As with any Hirokazu Koreeda film, Broker is an affecting, empathetic story that succeeds at humanizing its misunderstood cast of characters. Admittedly, it’s not the best Koreeda movie out there, even when the category is narrowed down to stories about found families (the best in that regard would be his 2018 film Shoplifters). And Koreeda fans will find Broker somewhat scrubbed and Disney-fied for a larger crowd, lacking the edge that his previous Japanese films had. But it is undeniably heartwarming and beautiful. The road trip setup allows the characters to build their rapport naturally, and the warm crisp tones capture the seabreeze ease of the film. Regardless of your view on Koreeda, Broker is well worth a watch.

Genre: Comedy, Crime, Drama

Actor: Bae Doona, Baek Hyun-jin, Bek Hyun-jin, Choi Hee-jin, Choi Hui-jin, Choi Hyo-sang, Choi Yoon-woo, Gang Dong-won, IU, Jeong Jong-yeol, Jong Ho, Jung Ji-woo, Kang Gil-woo, Kim Do-yeon, Kim Keum-soon, Kim Sae-byuk, Kim Soo-hyeon, Kim Sun-young, Kim Yae-eun, Lee Dong-hwi, Lee Doo-seok, Lee Ga-kyung, Lee Joo-young, Lee Moo-saeng, Lee Mu-saeng, Lim Seung-soo, Oh Hee-joon, Oh Hee-jun, Park Hae-jun, Park Kang-seop, Park Kang-sup, Ryu Ji-an, Ryu Kyung-soo, Seong Yu-bin, Song Kang-ho, Song Sae-byuk, Woo Sung-min, Yun Seul

Director: Hirokazu Kore-eda

Even for the greatest, things can change enough that what was once popular is now ignored, what was once appreciated is now neglected, and things eventually lose their spark. Originally written by iconic French filmmaker Jacques Tati for one of his daughters, the screenplay for The Illusionist landed in the hands of Sylvain Chomet, who turned Tati’s live-action script into a devastating animated father-daughter drama, where the titular Tatischeff meets Alice, whose childlike belief sparks inspiration again in his own art, whether it be straightforward vaudeville acts or advertisements he resorts to in order to sustain their living. While the hand-drawn animation enables the physical comedy, it does conceal the tragic reality behind Tati’s script, but even as it does so, it somehow mirrors how both Tati and Chomet’s genre created magic, however ephemeral it may be.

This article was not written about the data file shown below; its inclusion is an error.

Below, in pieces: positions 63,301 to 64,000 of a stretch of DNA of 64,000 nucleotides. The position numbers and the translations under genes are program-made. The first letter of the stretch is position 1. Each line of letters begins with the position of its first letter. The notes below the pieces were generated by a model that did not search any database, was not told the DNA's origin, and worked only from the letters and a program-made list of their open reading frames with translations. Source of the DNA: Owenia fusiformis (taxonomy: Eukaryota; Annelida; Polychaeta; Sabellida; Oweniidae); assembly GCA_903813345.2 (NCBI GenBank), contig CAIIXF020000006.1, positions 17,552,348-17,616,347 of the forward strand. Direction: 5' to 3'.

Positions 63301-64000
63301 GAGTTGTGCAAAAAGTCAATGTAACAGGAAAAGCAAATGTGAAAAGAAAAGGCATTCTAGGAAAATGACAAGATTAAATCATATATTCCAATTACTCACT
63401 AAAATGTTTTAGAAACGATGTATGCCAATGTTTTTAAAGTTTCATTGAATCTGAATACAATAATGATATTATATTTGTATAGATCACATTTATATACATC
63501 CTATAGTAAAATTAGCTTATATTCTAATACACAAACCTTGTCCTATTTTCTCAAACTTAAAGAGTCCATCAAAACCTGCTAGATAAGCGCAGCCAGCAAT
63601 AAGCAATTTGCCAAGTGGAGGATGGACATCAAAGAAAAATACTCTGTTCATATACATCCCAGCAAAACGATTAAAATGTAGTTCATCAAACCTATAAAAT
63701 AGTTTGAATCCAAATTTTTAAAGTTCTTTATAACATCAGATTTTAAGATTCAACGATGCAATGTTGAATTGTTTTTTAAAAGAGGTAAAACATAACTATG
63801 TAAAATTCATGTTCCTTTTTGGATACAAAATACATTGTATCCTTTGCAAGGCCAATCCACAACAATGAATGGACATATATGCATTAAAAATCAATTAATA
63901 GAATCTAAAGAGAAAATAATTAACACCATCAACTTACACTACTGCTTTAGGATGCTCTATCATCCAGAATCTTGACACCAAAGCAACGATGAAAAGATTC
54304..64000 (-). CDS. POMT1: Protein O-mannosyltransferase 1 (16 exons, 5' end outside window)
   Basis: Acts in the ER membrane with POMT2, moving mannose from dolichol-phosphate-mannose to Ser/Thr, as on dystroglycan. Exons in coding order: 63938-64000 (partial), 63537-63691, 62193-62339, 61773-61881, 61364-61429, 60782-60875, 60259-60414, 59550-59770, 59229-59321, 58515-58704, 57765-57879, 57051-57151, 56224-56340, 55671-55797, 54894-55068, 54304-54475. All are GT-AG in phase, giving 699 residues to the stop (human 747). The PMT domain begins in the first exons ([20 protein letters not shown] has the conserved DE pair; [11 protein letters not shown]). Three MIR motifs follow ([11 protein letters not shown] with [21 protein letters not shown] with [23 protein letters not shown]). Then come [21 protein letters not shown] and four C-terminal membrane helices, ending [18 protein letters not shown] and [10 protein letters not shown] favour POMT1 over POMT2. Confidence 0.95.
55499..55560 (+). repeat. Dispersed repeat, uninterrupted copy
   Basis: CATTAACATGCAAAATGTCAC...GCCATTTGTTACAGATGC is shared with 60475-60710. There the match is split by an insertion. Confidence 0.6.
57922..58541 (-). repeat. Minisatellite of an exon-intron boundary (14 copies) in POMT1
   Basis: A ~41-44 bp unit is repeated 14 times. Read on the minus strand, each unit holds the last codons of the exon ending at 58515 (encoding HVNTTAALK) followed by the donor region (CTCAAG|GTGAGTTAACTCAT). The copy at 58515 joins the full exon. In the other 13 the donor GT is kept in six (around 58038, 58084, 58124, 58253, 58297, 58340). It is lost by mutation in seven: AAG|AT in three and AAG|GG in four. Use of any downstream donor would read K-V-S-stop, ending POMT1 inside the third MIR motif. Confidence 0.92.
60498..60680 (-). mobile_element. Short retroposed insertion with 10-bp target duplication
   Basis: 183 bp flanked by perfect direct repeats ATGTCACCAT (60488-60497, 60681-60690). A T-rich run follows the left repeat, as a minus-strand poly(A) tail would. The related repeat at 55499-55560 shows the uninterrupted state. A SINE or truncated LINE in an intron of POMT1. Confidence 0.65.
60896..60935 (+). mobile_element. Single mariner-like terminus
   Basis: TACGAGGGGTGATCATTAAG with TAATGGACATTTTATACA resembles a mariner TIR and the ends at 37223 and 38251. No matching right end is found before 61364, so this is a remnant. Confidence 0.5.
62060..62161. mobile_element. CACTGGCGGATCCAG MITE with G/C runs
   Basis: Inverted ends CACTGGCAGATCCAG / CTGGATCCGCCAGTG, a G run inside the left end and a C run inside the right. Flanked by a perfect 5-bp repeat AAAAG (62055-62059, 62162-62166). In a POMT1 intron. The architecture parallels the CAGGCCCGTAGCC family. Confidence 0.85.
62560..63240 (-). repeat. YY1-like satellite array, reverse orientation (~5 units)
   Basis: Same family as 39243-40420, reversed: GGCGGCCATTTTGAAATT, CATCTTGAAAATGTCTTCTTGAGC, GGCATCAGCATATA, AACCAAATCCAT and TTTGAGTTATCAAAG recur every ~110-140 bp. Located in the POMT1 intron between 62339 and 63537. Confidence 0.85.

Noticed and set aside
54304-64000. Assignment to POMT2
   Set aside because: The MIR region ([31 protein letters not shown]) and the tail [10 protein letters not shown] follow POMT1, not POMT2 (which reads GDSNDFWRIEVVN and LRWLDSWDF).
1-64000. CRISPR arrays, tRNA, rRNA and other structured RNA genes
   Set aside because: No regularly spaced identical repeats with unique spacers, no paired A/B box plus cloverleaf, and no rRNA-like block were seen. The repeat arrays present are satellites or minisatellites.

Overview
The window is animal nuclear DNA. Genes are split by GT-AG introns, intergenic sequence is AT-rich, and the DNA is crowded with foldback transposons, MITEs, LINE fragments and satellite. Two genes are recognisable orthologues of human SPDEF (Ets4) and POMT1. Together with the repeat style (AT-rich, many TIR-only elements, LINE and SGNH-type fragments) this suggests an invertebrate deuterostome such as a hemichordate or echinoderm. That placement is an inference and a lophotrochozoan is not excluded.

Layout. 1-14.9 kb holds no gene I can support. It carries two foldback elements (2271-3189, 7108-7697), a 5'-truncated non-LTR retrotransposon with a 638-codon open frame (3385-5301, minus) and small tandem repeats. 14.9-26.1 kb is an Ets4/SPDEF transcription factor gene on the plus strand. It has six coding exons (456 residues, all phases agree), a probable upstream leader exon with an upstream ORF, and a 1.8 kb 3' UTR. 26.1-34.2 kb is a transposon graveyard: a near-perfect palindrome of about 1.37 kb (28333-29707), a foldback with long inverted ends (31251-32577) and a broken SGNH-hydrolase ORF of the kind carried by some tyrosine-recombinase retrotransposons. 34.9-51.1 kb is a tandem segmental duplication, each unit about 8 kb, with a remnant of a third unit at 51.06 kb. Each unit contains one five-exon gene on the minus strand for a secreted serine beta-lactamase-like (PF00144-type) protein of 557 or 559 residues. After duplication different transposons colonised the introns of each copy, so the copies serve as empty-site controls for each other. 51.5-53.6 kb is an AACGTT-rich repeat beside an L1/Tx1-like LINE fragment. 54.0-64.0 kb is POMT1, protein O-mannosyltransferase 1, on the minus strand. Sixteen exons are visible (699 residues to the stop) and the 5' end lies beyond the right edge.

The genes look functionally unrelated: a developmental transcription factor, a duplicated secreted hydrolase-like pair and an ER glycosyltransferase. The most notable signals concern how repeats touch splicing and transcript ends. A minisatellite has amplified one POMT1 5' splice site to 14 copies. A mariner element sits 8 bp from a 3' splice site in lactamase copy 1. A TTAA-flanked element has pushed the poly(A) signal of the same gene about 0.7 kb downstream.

Genre: Animation, Drama

Actor: Didier Gustin, Eilidh Rankin, Jacques Tati, Jean-Claude Donda, Jil Aigrot

Director: Sylvain Chomet

Rating: PG

Chinese artist Ai Weiwei directs his attention towards the ongoing refugee crisis, the biggest displacement of people since World War II. His documentary is apolitical and tries to focus on the human side of the picture. It's not a news report or a commentary on the causes of the situation. Instead, it's a combination of heartfelt stories spanning 23 countries that showcase people's battle for dignity and basic rights. A truly epic movie complemented by impressive drone footage that's as impressive as it is sad.

Genre: Documentary

Actor: Fadi Abou Akleh, Hiba Abed, Israa Abboud, Marin Din Kajdomcaj, Rami Abu Sondos

Director: Ai Weiwei, Weiwei Ai

Rating: PG-13

Without focusing on just one team, career, or fateful game, Bull Durham avoids every sports movie cliche—using Minor League baseball as a way into the complicated relationships between a rookie, a veteran, and a longtime fan. By stripping away our expectations of there needing to be a winner and a loser, writer-director Ron Shelton allows these characters to blossom in their own unique ways, allowing us to observe how each of them views life from their stubborn, little boxes. Kevin Costner and Susan Sarandon are sex appeal personified, while never smoothing over the thorniest parts of their characters. And Tim Robbins takes what could have been a two-dimensional caricature and gives him real depth.

Genre: Comedy, Drama, Romance

Actor: C.K. Bibby, Danny Gans, David Neidorf, Garland Bunting, George Buck, Henry G. Sanders, Jenny Robertson, Kevin Costner, Lloyd T. Williams, Rick Marzan, Robert Dickman, Robert Wuhl, Stephen Ware, Susan Sarandon, Tim Robbins, Tom Silardi, Trey Wilson, William O'Leary

Director: Ron Shelton

, 2016

Arch-provocateur Paul Verhoeven received widespread acclaim for his assured and darkly funny adaptation of Philippe Dijan’s award-winning novel, his first film in the French language.